8. Rachel Aron Says:

    I have to agree that the dinner table was for my family a place where we would all come together to share a meal, talk about our day, be taught lessons . I suppose my love for cooking and entertaining was passed down to me because of the seemingly endless lunches and dinners we had at our house and of course, that meant my being needed to help with the preparations. As I look back, some of my most treasured memories were around the table and I am hoping to instill the importance of family time to my children as my parents did. Angie, I look forward to your blogs and you have a wonderful talent in writing (and sharing) your feelings and memories with your readers! Te pup!

  9. Ani Says:

    Hmmm… either I don’t have a very good memory… or we really didn’t have too many dinners around the table with the whole family. My mom was 40 when my youngest sister was born. Both my parents always worked in Romania and when we came to America in 1988 they both had a day job and in the evenings they worked together as janitors. I do remember when we first came to America… very very clearly a freezer full of hot dogs! :-) My parents would buy them on sale and stuff the freezer. We thought they were a delicacy because in Romania “cremvusti” were a delicacy.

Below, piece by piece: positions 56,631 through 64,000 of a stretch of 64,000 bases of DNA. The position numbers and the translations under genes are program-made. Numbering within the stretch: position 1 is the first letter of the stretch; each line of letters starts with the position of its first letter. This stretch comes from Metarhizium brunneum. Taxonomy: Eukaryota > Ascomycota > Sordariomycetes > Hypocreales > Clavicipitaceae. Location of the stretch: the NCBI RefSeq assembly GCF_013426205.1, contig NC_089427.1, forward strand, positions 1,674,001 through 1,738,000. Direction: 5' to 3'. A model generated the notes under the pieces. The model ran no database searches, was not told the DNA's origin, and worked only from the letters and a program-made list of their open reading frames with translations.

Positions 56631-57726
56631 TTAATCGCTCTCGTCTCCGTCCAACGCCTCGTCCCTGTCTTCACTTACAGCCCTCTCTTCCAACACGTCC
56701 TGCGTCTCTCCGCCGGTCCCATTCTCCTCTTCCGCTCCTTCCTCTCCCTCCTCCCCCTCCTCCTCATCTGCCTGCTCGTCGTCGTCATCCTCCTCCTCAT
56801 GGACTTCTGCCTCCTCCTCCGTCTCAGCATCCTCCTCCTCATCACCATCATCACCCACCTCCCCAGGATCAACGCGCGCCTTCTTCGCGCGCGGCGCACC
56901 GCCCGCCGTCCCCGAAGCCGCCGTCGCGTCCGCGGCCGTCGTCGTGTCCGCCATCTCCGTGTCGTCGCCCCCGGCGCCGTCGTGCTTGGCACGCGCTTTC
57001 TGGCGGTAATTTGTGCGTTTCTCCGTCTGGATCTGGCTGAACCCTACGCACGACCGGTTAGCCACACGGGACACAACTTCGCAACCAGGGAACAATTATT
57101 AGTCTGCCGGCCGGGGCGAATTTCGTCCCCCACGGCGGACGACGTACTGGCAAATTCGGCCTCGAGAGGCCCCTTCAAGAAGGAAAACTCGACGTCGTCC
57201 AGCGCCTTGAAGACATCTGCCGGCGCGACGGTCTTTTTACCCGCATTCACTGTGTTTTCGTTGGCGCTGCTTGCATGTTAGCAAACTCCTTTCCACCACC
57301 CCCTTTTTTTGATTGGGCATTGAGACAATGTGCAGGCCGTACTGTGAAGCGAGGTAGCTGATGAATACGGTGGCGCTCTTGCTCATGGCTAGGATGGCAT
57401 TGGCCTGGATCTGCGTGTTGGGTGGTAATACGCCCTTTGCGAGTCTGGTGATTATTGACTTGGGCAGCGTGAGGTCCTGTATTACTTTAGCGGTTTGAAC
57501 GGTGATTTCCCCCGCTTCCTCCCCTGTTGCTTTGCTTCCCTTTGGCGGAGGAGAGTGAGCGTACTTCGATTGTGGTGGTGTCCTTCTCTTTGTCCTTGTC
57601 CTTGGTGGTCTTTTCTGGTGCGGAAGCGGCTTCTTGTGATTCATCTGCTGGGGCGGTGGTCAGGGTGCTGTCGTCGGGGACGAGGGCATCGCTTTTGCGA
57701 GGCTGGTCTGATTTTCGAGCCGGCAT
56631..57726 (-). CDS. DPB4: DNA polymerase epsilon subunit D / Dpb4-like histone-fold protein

But yah… when I was around 15 my mom was always on my case about learning how to cook cause no one is going to marry me if I don’t know how to cook… lol… I sure knew how to make hot dogs! ha ha ha lol…

    Memories… sweet memories… I’ve been married 10 years now and I think I know how to cook… I love to entertain… I love to have lots of people over… and I do LOVE to have a sit down dinner with my husband and children… We have a great time!